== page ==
So I write.

When they do seek me out, even if I’m not around, my words will still be here, to bring me back to life. They won’t have to wonder what was going through my mind when I was in their shoes--because they can read it. And if they end up having boys just like themselves—and my experience tells me they just might—they can see how and why I did what I did.

Why do I write? I know that part of the audience for every word I write includes three grown men I’ve never met. Three men who may one day want to ask Dad for advice. I only have my time, my love, and my words. I give those with all of my heart.

That’s why I write.

Thursday, June 16, 2016

Minutia Men, Episode 7

This week's episode features Naked dining, Paul McCartney, Father’s Day extravaganzas, a Cubs stalker, and Rick’s brush with John Travolta.

Listen to it here.

Terry Boers Out for Two Months

Robert Feder has the details about Score afternoon host Terry Boers. He announced that he has to take care of a medical condition that requires surgery, and therefore won't be on the air for the next two months.

As the Sumner Turns

Another day, another twist in the twisted life of Viacom/CBS chairman Sumner Redstone. From Tom Taylor's NOW column...

“Sumner Redstone says he no longer trusts Viacom board or CEO.” Forget Alice in Wonderland - Things in Redstone-world just keep getting stranger. Redstone – who’s been absent from public view for a year – emailed Viacom board member Fred Salerno to say “I no longer trust [Executive Chair/CEO Philippe Dauman] or those who support him.” The Viacom board has requested a meeting with Sumner, but all they’re getting so far is this email. The Wall Street Journal reports the blunt email (from a typically blunt Redstone), and also the response by Salerno – “We could clear a lot of this up if Sumner would share his thoughts with me face to face.” Dauman questions Redstone’s mental capacity, and some in his camp suspect that Sumner’s daughter Shari is behind his recent change of mind about Viacom management and the board. But an amazing thing happened last week – the Journal says “after spending more than a year in seclusion, Mr. Redstone emerged to make a trip to Paramount’s Hollywood lot, where he chatted briefly with studio chief Brad Grey.” And this – “On Tuesday, he made a similar trip to CBS Chairman/CEO Leslie Moonves.” The Journal’s Joe Flint says “both conversations took place in the van transporting Mr. Redstone, who needs a nurse to translate his stroke-impaired speech.” A Viacom rep says the van-visits were “legal and publicity ploys.”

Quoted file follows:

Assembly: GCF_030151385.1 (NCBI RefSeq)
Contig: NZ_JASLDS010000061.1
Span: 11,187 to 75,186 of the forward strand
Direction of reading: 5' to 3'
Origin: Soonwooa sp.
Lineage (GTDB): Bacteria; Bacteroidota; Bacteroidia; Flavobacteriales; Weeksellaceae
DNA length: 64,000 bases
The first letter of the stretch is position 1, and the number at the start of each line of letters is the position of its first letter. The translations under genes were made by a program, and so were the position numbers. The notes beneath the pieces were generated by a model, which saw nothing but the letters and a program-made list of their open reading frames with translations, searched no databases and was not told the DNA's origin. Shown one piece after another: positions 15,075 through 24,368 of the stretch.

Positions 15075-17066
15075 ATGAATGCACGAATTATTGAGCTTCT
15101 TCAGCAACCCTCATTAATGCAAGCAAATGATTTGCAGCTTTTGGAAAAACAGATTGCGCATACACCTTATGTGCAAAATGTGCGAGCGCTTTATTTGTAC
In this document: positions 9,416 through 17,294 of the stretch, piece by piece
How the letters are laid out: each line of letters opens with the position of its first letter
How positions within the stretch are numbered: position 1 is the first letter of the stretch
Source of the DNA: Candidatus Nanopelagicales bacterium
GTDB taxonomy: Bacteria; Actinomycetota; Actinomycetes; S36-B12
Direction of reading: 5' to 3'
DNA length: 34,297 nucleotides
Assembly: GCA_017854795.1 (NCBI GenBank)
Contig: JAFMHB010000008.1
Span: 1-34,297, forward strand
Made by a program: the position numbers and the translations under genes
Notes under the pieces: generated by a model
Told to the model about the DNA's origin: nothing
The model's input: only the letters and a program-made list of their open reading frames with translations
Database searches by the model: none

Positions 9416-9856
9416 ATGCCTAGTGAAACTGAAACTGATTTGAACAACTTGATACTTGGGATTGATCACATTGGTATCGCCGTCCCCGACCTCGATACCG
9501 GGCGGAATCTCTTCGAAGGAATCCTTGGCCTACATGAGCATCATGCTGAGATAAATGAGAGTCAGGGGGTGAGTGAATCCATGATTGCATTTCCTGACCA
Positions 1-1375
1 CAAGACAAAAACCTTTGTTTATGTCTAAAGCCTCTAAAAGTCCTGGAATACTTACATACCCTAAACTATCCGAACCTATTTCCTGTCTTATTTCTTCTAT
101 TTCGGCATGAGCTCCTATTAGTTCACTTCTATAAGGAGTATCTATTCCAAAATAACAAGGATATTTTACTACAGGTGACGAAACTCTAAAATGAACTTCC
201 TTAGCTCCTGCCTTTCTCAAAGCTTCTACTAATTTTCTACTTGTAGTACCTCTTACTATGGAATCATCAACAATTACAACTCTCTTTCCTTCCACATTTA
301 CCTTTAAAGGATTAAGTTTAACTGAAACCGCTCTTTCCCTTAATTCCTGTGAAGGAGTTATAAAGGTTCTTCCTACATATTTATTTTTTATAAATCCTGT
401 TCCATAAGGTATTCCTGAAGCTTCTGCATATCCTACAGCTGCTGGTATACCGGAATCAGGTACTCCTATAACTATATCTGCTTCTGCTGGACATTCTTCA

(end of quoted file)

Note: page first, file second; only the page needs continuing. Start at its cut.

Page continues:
Record Producer Missing in Wilderness

Elliot Wolff, a producer/song writer for the likes of Paula Abdul, Aretha Franklin and Taylor Dayne has disappeared without a trace. This news comes from the Sante Fe New Mexican...

Wolff, who has an address in Santa Fe, planned to hike and camp in the area, Pierce said. A fishing spot, the Dalton Canyon picnic area, is approximately 6 miles north of Pecos on N.M. 63 in a rugged section of the Santa Fe National Forest. When Wolff did not return, police launched a search Thursday that included crews on horseback and foot, some with dogs. State police also used a helicopter during the days-long search, Pierce said. Thunderstorms hampered their efforts Friday, but the search continued through the weekend, yielding no clues, according to police.

Without any leads, authorities suspended the search Sunday.

Bill Maher Will Cover Both Conventions

Maher will host live versions of his show "Real Time" at both the Republican Convention in Cleveland, and the Democratic convention in Philadelphia.

Deadline has the details.

Maher may or may not be your cup of tea (I waver back and forth myself), but he is quite good at live coverage. His show is actually live every week.

Late Night Turns on Trump

It used to be funny ha-ha. Trump was an easy target for jokes. But now, it's taken a bit of a turn...

Wednesday, June 15, 2016

Um, thanks?

Got this in my e-mail box. Thanks to "JB" for this one...

Alligator Drags 2-Year-Old Boy into Water at Disney

This is a horrible story. I can't even imagine how these parents felt. They saw an alligator drag their 2-year-old son into the water at a Disney resort. The father tried to rescue the boy, but he was no match for an alligator.

Have I mentioned I'm going to Disney in a few weeks?

Orlando is starting to sound like a very dangerous place.

Tuesday, June 14, 2016

Wanna Meet Paul McCartney?